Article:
Get ahead of your budget this year. Make an early New Year's resolution to get your research, evaluation and strategic planning accomplished in August. From this hard work, tactics and budgets can grow organically. This will make you even more likely to succeed in 2003.

posted by Kevin Dugan | 10:48:00 PM

Tuesday, August 06, 2002  

Smaller Strategies

As we've been looking at larger strategies focused on the brand thus far, I thought it would be good to zoom in on a few smaller strategies.

The following appears as PR News' "Strategy of the Week" for the week of August 5th.
This week's strategy: Don't let a successful launch end there. After a launch campaign that landed AK Steel, an integrated steel company, in The New York Times Magazine and on the "Today" show, HSR Business to Business relied on careful monitoring of the media landscape to keep the client's story alive.

AK Steel launched its Concept Home in February, 2001. The dramatic 11,000-square-foot home is currently under construction and is being outfitted with AK Steel's carbon and stainless steels coated with AgION(TM) Technologies' antimicrobial compound, which reduces the growth of bacteria, molds and fungi. Microbe-resistant steel products will be used in "high-touch zones" throughout the home, including handrails, doorknobs, faucets and food preparation surfaces. The heating, ventilation and air conditioning ductwork will also be made of antimicrobial-coated steel.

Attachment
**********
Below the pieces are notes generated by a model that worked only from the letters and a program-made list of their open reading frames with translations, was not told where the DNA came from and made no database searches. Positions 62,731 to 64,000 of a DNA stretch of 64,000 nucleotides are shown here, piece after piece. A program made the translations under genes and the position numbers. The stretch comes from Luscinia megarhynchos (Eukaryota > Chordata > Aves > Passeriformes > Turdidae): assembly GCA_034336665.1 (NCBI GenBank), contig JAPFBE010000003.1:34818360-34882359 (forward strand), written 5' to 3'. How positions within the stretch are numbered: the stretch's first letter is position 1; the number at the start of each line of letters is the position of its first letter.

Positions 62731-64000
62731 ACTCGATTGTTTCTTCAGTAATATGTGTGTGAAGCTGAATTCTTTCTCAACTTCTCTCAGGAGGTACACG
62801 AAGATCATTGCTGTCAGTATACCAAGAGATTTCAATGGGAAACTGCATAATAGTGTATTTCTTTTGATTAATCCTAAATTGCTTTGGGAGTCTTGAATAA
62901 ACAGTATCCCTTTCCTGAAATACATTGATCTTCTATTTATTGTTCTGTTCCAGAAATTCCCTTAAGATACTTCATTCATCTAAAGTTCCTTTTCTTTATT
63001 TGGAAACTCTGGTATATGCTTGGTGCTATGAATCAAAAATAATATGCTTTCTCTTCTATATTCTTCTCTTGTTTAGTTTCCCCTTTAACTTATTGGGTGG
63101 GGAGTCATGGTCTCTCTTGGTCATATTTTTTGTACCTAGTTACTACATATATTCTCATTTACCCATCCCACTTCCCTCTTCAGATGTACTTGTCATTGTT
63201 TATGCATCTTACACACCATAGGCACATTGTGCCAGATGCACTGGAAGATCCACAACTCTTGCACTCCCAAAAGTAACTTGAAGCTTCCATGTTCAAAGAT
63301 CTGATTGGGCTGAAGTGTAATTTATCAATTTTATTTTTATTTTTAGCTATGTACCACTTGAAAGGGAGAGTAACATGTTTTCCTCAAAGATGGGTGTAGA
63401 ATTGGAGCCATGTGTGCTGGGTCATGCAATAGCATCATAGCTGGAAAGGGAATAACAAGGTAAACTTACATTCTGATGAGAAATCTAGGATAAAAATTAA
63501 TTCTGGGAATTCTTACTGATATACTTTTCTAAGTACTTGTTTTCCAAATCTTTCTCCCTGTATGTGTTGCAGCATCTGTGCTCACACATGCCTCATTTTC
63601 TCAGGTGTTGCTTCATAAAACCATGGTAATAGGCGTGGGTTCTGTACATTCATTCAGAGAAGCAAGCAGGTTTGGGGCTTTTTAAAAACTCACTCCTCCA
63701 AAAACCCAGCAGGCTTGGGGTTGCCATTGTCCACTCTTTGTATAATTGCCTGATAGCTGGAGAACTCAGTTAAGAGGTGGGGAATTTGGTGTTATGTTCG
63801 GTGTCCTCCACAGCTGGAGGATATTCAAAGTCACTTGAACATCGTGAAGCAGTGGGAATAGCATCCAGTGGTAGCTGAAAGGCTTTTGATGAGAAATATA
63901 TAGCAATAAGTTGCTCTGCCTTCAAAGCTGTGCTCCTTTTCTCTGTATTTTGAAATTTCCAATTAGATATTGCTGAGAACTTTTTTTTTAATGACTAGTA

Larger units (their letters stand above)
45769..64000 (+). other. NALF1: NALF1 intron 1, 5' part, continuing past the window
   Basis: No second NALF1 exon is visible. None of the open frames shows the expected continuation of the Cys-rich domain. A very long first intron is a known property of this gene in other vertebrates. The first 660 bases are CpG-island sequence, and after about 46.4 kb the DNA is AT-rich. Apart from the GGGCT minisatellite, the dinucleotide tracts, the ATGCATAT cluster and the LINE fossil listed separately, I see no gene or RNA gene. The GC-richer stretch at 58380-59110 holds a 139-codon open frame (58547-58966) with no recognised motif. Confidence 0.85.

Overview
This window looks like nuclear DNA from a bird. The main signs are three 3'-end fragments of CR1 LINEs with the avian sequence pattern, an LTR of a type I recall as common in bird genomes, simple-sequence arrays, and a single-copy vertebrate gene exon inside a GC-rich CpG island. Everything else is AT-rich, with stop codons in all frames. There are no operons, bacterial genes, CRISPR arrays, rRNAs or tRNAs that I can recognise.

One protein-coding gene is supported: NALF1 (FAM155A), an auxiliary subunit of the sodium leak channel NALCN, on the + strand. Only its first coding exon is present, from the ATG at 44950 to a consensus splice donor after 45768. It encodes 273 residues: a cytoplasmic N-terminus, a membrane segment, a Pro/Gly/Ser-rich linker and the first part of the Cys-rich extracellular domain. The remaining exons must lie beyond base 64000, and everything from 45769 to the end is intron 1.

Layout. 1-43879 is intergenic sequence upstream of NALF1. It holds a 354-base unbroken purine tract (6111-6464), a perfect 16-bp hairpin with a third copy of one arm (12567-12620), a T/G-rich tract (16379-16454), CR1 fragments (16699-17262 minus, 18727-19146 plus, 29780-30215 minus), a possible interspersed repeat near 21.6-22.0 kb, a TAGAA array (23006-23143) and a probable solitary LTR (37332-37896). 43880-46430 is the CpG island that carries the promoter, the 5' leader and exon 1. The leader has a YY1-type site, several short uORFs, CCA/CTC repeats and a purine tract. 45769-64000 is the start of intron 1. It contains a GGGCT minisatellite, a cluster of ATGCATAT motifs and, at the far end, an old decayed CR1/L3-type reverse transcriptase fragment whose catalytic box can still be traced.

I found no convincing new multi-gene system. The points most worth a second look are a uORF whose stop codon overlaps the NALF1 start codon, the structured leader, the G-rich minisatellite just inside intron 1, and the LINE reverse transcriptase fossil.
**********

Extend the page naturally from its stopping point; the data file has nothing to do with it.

The PR team was looking for ways to generate a second wave of media attention between launch and completion in Fall 2002. Members of the team read about a study released by Battelle researchers in June of 2001: Top Ten Trends in Healthy Homes for 2010. Using this study as support, HSR created a pitch positioning the AK Steel Concept Home as an early example of several of these trends coming to fruition. The pitch noted that indoor air quality and germ-resistant materials, coatings and fabrics, designed to provide sterile surfaces, were identified by Battelle as two of the trends and that the AK Steel Concept Home was a good example of a project addressing these trends.

Research sells.This pitch immediately landed AK Steel in The Washington Post, Home magazine and ultimately on the cover of Popular Mechanics—along with several other placements.
Clearly the adage "you need to know the news to make the news" applies here. Interestingly enough, this story occurred completely over the Internet from start to finish. A few weeks ago, I responded to a Profnet query for this story via email and never heard back from the reporter. Thanks to Lexis-Nexis, we tracked the piece.

If you're interested in learning more about the project above, just click on the link to the right entitled "my ongoing project."

posted by Kevin Dugan | 9:59:00 PM